Becoming America: The Revolution Before 1776

Jon Butler, Author Harvard University Press $27.95 (336p) ISBN 978-0-674-00091-9
Historians have often argued that the colonies became ""Europeanized"" in the century before the American Revolution, but in his latest book, Yale historian Butler (Awash in a Sea of Faith) contends that we need to pay close attention to this slice of early American history. The decades in between the Puritan-dominated 17th century and the market-revolutionizing early 19th century were a formative period, he suggests, during which a distinctly ""American"" society--and, as Butler would have it, the first ""modern"" society--developed. It was a culture ""simultaneously aggressive and willful, materialistic as well as idealistic, driven toward authority and mastery."" Butler examines the Americanizing process in the realms of politics, economics, religion and material culture. In the first chapter, ""Peoples,"" Butler reminds readers that late colonial society was polyglot and diverse--including Germans, French, Scots, Ibo, Ashanti, Yoruba, Catawba and Leni-Lenape. The rest of the book is marked by Butler's characteristic innovation. Regarding politics, for instance, he suggests that Americans were no longer harmoniously self-governing through the town meeting; it was the colony itself, rather than the local microcosm, that was the center of political life. Likewise, distinctly American decorative arts began to develop during these years: after 1680, the relatively simple public buildings of the 17th century were ""replaced by far larger, more elaborate facilities."" Butler's original analysis is important reading on 18th-century America; he shows that the colonies were developing distinct ways of spending, building, praying, decorating and politicking even then--a cultural revolution that anticipated the political revolution that was to follow. B&w photos not seen by PW. (Apr.)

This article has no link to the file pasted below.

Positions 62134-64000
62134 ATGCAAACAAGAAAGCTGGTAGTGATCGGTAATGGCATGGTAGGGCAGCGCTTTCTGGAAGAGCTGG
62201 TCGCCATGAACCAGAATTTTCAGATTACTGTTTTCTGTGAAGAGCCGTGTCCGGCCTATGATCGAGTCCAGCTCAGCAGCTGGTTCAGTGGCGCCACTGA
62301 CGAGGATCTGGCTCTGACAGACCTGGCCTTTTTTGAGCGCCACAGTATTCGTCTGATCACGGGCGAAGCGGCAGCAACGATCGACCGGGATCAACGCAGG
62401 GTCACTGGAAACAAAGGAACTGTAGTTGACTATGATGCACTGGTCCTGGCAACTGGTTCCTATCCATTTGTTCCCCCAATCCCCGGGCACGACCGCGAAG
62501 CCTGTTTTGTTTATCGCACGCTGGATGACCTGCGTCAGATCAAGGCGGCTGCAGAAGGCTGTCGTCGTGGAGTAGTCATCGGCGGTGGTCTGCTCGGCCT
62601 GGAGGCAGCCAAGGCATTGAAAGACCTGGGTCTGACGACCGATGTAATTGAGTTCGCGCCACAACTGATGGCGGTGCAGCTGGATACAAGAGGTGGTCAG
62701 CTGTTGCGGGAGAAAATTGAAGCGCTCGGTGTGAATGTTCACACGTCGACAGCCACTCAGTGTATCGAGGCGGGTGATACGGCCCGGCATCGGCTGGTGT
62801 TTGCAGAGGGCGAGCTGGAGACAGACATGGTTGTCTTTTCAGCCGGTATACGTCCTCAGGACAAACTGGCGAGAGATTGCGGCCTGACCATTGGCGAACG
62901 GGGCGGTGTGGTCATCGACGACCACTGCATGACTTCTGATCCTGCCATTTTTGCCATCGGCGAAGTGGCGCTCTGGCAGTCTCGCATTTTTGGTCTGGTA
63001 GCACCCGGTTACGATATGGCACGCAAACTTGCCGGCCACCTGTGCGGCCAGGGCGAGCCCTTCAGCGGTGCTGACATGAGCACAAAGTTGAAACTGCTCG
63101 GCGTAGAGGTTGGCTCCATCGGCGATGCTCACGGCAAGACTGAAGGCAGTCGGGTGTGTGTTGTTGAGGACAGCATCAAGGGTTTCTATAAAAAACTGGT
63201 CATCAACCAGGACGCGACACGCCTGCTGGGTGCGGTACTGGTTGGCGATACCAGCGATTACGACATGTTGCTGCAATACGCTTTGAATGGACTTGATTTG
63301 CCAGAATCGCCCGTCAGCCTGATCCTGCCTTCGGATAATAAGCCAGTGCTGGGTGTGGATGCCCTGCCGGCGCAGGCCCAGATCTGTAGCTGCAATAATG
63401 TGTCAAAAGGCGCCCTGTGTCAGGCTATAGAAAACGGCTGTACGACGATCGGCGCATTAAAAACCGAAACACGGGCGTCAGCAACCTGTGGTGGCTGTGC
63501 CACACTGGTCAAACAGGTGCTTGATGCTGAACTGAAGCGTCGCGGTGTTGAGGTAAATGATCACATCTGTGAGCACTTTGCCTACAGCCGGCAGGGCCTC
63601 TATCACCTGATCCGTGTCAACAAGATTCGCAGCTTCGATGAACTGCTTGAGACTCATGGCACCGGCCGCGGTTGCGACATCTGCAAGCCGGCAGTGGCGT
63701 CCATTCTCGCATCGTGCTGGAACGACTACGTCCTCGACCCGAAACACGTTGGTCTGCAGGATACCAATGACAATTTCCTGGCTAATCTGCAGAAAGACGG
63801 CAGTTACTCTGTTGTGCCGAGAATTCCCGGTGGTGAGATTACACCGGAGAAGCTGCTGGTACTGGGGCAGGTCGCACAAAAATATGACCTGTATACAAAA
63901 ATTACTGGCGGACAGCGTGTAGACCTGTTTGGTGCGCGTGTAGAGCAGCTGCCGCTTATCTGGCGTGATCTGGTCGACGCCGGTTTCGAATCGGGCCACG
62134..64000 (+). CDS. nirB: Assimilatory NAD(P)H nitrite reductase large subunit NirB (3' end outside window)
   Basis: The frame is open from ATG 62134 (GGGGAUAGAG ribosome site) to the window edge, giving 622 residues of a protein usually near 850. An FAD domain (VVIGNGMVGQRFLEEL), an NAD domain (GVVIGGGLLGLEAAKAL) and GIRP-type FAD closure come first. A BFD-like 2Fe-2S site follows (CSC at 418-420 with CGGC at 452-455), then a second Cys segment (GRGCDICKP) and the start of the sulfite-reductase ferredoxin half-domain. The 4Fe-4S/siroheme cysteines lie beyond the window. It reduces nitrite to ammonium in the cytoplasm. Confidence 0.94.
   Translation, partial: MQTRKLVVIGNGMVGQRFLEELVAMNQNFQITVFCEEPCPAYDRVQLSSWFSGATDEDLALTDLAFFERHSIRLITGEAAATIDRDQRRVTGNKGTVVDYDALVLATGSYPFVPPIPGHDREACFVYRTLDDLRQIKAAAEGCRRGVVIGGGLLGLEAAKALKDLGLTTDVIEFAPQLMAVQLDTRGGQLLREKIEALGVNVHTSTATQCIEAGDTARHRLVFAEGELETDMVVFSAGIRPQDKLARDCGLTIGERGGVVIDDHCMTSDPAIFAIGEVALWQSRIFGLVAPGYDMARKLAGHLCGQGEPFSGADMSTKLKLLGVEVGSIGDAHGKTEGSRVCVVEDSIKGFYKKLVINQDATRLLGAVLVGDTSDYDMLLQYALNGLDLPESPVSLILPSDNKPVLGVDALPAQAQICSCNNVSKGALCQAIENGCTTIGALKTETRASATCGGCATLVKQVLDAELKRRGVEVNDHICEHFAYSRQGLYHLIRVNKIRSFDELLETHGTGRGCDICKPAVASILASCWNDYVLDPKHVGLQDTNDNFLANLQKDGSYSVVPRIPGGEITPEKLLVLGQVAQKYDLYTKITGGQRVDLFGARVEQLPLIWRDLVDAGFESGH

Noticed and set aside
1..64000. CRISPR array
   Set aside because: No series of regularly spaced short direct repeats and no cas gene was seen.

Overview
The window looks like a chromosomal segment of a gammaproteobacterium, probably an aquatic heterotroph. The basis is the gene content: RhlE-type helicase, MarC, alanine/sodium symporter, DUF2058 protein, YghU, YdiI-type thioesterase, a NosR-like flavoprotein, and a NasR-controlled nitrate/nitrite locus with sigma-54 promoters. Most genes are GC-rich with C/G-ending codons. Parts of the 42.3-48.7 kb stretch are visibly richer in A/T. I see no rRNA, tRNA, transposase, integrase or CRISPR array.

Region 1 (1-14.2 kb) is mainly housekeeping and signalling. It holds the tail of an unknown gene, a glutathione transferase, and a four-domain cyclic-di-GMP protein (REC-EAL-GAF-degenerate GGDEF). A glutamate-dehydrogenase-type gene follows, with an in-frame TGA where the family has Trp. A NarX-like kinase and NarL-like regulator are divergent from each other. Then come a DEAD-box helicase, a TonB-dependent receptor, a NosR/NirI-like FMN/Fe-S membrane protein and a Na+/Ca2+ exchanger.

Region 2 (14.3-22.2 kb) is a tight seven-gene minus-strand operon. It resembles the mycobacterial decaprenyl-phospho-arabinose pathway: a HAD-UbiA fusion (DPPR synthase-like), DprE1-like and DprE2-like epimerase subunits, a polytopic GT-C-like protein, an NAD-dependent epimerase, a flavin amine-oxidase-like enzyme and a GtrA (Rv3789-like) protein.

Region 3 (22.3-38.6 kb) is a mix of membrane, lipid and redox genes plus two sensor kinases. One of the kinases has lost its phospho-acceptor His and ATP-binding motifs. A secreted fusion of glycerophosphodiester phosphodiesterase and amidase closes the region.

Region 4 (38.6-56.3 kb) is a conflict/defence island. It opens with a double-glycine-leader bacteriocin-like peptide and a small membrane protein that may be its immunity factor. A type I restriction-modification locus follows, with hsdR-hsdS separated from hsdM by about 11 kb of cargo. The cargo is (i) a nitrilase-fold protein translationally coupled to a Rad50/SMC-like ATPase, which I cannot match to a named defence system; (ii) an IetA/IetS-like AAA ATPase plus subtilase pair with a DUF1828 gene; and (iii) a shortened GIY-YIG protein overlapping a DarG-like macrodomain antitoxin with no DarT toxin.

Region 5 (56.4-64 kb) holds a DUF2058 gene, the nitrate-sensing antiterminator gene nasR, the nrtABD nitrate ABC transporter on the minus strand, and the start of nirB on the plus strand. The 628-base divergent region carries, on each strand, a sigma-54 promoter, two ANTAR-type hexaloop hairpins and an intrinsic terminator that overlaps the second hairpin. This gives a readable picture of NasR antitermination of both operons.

Reviewed on: 04/03/2000
Release date: 04/01/2000
Paperback - 324 pages - 978-0-674-00667-6
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